You know what really grinds my gears? When Americans say things like
“I will be there in spring”
“We launched this summer”
You launched this summer? Summer has not even started yet… Oh you were being US centric, let me work out when summer was in the USA since I, like most people, don’t live there.
These terms are a hangover from before we had global mass communication. If your audience is 100% US based, then sure, use these terms. If your audience includes people outside the USA, this is ineffective communication.
Seasons are different around the world
People living in the temperate southern hemisphere, like Australia, Argentina or South Africa, experience winter from June to August. When an American says “The site will launch this winter” they mean December to February.
People living in tropical places like Brazil and India probably do not have 4 seasons. They are more likely to have the wet season, the dry season and the hot season.
How would you, an American, feel if a company who was trying to sell you a product said it would receive a free upgrade before the end of the wet season? Thats what you’re doing when you use winter/spring/summer/fall to people outside the USA.
Using US seasons for a global audience suggest some level of ignorance and arrogance due to some combination of
- You assume everywhere has the same seasons as the US.
- You know other places have different seasons but you think that the US seasons are the real and important seasons that everyone should work with.
- You don’t care to make your timeline clear to non-Americans.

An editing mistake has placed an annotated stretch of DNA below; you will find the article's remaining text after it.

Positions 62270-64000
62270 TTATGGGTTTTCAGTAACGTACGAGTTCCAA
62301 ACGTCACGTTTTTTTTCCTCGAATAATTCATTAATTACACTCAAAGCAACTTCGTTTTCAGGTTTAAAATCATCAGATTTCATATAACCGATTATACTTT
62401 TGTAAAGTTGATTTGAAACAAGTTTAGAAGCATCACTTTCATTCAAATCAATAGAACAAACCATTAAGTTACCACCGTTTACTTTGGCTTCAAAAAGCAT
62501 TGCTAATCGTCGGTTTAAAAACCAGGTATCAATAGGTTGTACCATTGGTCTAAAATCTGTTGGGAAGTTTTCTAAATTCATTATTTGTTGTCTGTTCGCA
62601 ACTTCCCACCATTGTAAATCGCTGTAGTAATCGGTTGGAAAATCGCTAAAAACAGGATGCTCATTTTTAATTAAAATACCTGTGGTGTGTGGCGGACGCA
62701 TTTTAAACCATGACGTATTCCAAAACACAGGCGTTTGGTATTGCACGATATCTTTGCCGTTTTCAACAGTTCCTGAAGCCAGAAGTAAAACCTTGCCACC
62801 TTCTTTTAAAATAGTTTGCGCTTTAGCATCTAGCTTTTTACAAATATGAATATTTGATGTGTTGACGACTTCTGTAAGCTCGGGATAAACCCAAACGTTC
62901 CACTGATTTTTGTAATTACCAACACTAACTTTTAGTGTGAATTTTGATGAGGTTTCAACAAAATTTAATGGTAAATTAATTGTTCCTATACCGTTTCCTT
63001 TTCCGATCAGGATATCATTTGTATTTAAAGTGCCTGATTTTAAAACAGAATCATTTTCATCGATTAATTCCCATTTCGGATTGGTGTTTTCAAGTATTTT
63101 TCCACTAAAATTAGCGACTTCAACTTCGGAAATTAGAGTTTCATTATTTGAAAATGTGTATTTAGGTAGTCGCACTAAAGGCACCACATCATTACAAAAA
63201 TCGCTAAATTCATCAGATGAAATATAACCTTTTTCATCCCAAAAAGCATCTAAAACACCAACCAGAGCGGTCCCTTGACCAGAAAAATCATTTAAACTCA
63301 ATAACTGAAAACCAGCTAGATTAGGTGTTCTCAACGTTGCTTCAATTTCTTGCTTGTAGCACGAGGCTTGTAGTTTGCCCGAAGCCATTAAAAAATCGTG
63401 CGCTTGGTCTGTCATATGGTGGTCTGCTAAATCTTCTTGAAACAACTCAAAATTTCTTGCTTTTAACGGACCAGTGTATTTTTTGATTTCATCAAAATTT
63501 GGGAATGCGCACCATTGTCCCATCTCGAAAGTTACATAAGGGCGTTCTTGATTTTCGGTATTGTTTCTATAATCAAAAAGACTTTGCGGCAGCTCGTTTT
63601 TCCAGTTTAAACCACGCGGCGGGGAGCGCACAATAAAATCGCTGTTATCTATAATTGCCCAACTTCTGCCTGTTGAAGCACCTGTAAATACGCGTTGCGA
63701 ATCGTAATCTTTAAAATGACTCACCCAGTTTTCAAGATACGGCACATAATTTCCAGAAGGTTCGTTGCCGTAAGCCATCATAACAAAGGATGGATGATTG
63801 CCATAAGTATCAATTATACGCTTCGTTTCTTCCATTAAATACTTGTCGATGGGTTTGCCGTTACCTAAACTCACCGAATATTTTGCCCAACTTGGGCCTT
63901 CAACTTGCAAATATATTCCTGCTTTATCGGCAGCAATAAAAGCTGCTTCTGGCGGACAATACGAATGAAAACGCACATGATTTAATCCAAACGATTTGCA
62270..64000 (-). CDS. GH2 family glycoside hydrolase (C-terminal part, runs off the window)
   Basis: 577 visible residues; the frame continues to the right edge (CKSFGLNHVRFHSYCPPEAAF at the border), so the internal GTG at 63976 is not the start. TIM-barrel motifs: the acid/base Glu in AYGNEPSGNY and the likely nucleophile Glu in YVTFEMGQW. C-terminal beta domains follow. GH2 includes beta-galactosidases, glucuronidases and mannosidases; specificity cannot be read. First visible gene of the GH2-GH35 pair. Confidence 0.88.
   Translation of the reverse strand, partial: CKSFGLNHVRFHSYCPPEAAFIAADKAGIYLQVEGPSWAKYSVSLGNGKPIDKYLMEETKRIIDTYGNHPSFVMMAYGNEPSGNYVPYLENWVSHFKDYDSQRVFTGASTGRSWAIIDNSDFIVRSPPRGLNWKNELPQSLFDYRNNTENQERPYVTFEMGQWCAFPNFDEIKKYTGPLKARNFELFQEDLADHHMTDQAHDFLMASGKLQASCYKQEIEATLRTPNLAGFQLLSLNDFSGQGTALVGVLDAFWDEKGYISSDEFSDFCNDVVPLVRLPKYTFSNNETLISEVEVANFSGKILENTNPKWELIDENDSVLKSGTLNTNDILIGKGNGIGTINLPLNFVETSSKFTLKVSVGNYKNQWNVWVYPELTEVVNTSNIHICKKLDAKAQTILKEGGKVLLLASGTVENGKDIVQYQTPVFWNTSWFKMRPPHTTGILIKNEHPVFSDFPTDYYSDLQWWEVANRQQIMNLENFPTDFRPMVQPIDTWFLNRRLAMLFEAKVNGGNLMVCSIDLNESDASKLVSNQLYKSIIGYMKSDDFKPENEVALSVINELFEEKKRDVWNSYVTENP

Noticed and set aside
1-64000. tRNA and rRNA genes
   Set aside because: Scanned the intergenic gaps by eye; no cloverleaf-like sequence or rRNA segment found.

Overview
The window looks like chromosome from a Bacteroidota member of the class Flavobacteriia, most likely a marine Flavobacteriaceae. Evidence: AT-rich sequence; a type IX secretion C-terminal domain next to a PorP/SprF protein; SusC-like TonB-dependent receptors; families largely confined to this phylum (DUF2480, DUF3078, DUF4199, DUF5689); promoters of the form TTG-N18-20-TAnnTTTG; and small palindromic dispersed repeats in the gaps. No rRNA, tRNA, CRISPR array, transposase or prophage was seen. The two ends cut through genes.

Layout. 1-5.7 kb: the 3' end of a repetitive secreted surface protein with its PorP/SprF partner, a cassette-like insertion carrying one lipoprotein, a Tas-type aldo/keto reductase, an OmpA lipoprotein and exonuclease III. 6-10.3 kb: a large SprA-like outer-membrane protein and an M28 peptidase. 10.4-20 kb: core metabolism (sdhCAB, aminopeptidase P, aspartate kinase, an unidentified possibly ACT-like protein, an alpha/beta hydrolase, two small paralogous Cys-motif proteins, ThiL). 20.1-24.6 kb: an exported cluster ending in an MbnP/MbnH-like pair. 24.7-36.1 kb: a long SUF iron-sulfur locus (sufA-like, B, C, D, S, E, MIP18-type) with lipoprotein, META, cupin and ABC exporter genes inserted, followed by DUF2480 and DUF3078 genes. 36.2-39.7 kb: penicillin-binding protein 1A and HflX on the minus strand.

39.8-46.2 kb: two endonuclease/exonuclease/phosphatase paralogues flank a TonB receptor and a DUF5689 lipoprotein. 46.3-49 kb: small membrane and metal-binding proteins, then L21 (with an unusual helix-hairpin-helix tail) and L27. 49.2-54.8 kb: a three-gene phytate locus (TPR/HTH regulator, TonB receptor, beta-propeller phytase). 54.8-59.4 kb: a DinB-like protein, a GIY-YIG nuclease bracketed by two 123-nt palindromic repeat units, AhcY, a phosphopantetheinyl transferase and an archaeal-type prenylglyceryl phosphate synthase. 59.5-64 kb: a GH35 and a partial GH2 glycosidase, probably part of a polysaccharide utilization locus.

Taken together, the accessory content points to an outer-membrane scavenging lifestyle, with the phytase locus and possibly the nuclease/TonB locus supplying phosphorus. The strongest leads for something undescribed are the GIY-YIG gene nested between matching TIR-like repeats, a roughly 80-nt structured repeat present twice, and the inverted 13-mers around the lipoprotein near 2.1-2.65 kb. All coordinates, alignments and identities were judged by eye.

Most English speakers outside the US say “autumn”
Of all the seasons used to give timeframes to global audiences “fall” is the most problematic. I am from an English speaking country and I was a teenager before I even knew what fall was. That’s because in the UK and most English speaking countries, we refer to the season between summer and winter as autumn.
So if you say “This fall” to a New Zealander; first of all “fall” has no meaning in time. Then if they undertake the cognitive load to realize that, to an American, fall means autumn, for them autumn means March to May, when you meant September to November.
So if you want to clearly communicate a timeframe, don’t use seasons.
We have a universal calendar that was made for this purpose
There is an obviously superior and universal alternative to using seasons in timeframes: use months or quarters. Months are great because they are more specific, if you want to be less specific, and refer to blocks of 3 months you can use
Even in rare cultures that have their own calendar, such as the Buddhist calendar in Thailand, they are also comfortable using the Gregorian calendar.
Please tell me how wrong I am about everything in the comments. Also be sure to mention that imperial measurements are better than the metric system and month/day/year is the best date format 🙂